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After a knee blow-out, Cody was faced with a difficult choice: face surgery alone, or move to family and lose health care coverage?


Life’s challenges test the strongest people and as a former foster youth, I am no exception.

I almost missed one of the most important moments of my life, my 2017 graduation from college.


One year prior to my graduation from college, I was in extended foster care in New York State and living on campus. Things were going well for me.


Then, during the first game of the 2016 Club Lacrosse Season, I blew out my knee. My doctor scheduled knee surgery during the upcoming summer break and said to expect a 1 year recovery period with the first three months on crutches.


Luckily, I had health insurance that would cover the expensive surgery. As a former foster youth, I am eligible for Medicaid until age 26, a provision under the Affordable Care Act that was passed to ensure foster youth had access to health coverage in a similar way to their peers (who can stay on their parents’ health insurance until age 26).


Initially, all I had cared about was how soon I would be able to walk normally again, but it quickly became apparent I had much bigger problems. I had two options and both had challenges.


One choice was to stay in New York and remain eligible for Medicaid, which would mean facing major surgery with a huge financial and housing burdens. I could stay on campus, but I would have to get to my surgery, physical therapy, find help getting groceries or food, and take care of life on crutches. I would have to find a way to pay my living expenses by possibly finding a flexible job. The job would have to be okay with my crutches and regular physical therapy appointments. If I couldn’t find employment, I risked homelessness. This option paid for my expensive surgery and recovery but left me with other costs like housing, food, and transportation. Most importantly, staying in New York left me without support from my previous foster family, who I had become a family with after living with them for ten years because they had moved to Texas.


My other choice was to move to Texas, where I could receive financial and emotional support from my foster family, but Medicaid would not cover the cost of surgery. I didn’t want to be alone or financially burdened during and after my surgery. My family offered to stay with them and help with food, transportation, emotional support or anything I needed during my rigorous ACL recovery. However, only some states allow foster youth relocating to their state to enroll in Medicaid under the former foster youth provision. Texas would not allow me to enroll in Medicaid if I moved there. This option meant I would lose my Medicaid and be left with extensive medical bills while still in school. but most importantly, I this option meant I would have to give up my federal and state funding and scholarships and grants.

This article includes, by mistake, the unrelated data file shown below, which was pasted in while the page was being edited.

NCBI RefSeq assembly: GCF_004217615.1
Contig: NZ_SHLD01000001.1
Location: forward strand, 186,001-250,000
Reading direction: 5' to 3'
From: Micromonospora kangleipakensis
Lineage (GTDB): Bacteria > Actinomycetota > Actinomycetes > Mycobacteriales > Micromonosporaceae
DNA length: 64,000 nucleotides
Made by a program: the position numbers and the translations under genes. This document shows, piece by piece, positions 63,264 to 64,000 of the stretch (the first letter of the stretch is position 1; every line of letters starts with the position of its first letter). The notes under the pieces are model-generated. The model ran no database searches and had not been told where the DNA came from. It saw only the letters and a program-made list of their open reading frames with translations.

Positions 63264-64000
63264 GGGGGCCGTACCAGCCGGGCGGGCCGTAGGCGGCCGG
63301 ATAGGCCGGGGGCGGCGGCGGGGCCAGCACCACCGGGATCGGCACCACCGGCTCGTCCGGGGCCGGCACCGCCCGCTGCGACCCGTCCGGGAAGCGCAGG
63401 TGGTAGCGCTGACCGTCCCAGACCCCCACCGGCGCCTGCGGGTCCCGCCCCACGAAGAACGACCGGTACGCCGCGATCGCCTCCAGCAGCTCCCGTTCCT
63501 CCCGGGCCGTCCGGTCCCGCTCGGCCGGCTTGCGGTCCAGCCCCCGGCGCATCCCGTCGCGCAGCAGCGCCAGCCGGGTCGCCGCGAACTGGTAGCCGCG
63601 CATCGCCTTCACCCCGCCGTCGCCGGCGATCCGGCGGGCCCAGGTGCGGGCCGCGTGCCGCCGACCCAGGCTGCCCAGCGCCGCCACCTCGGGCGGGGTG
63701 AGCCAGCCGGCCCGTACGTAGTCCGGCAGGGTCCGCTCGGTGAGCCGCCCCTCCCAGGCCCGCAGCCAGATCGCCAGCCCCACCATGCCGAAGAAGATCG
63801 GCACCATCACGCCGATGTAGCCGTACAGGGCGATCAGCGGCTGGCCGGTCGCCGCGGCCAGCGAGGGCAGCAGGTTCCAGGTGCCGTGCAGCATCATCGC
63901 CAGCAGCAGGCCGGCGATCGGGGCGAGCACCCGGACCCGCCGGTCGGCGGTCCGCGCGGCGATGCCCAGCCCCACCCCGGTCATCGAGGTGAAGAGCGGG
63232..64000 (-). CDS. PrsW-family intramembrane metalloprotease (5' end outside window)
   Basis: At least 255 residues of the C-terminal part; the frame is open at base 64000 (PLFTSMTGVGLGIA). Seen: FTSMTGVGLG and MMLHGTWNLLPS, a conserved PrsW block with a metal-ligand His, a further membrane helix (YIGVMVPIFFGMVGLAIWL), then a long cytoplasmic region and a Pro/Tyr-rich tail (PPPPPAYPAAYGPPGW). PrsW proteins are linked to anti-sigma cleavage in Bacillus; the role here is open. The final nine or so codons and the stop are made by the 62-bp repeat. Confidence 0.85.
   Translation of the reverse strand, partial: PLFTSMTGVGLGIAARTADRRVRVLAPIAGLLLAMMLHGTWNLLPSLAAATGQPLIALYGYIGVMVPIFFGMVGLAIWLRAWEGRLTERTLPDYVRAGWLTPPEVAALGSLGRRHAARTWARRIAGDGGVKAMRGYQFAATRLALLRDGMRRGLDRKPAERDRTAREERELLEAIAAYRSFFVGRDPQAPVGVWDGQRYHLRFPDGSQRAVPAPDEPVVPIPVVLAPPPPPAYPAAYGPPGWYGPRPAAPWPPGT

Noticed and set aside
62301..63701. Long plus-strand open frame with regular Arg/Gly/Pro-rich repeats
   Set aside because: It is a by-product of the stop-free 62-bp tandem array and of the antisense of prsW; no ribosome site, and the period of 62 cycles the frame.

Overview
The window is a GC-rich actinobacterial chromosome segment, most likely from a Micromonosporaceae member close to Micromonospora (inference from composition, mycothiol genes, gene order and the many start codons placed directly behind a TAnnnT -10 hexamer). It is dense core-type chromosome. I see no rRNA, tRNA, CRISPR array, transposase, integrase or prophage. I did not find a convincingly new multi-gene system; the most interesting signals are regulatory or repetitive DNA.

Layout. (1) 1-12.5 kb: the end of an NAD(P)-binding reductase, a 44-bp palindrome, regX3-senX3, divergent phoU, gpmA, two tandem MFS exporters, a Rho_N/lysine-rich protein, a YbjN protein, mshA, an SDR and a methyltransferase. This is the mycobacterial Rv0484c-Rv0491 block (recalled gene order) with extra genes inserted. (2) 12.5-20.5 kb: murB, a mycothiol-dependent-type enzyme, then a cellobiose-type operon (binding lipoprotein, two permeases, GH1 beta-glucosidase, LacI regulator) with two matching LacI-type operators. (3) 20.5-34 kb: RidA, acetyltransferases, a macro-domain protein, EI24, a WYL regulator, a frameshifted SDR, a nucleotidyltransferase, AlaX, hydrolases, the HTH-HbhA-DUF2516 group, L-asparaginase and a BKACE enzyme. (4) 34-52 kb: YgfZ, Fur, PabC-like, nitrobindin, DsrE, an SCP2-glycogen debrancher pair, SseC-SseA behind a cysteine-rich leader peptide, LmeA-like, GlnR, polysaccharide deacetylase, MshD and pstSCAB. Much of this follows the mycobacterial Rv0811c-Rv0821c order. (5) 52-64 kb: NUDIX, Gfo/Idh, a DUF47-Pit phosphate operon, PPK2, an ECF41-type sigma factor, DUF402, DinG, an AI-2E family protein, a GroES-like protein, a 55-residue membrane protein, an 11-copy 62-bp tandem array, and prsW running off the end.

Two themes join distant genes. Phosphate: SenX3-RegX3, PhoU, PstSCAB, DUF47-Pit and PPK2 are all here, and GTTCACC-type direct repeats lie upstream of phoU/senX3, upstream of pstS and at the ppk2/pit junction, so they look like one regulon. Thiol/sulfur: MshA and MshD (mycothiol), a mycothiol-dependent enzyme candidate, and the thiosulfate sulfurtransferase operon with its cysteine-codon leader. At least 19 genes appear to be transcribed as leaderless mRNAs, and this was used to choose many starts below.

Every state implements the Health Care to 26 provision differently, and I learned Texas was on a long list of states who would not allow youth to move in and receive Medicaid. Currently, approximately 12 states allow former foster youth to move into their state and receive Medicaid.


I managed to navigate these financial and housing challenges by contacting every department on campus. I had more than 5 meetings with campus staff and the Deans Office who provided free campus housing for the summer. I was able to find a summer job on campus which would overlook my physical and medical issues. But I was still without the emotional and physical support of family.


I’ve often wondered what would have happened if I didn’t have the support I did from the college and a few close friends who happened to stay on campus for the summer to help me physically. What about foster youth who have aged out of the system and have to relocate to a state that will not allow them to apply for Medicaid? What would have happened if I had gone to Texas for family support and had the large medical bills to pay? Would I have finished my education?


My story illustrates the importance of the Medicaid provision which insures former foster youth until age 26. Without insurance and with the current cost of education, housing, and food we risk homelessness when we have large medical bills. Medicaid is a tangible way to support foster youth as they work toward self-sufficiency.





Representative Karen Bass (D-CA) recently introduced legislation, Health Insurance for Former Foster Youth Act, designed to ensure former foster youth can keep health insurance in other states. Read more about the legislation.

Feb 19, 2018 By Cody Rivera


elizabethdavid's picture

elizabethdavid said:

This work must be a good appointment for my crutches and regular treatments. If I can't find a person to pay for assignment, I risk my homelessness. This option paid me for expensive surgery and recovery, but left me with other expenses such as housing, food, and transportation.

Celeste's picture

Celeste said:

Great story, Cody - thanks for sharing. I believe the feds misinterpreted the new law when they gave states the choice of whether to cover former foster youth who moved into a state. It's a glitch that needs to be fixed - and your story provides a great example of why!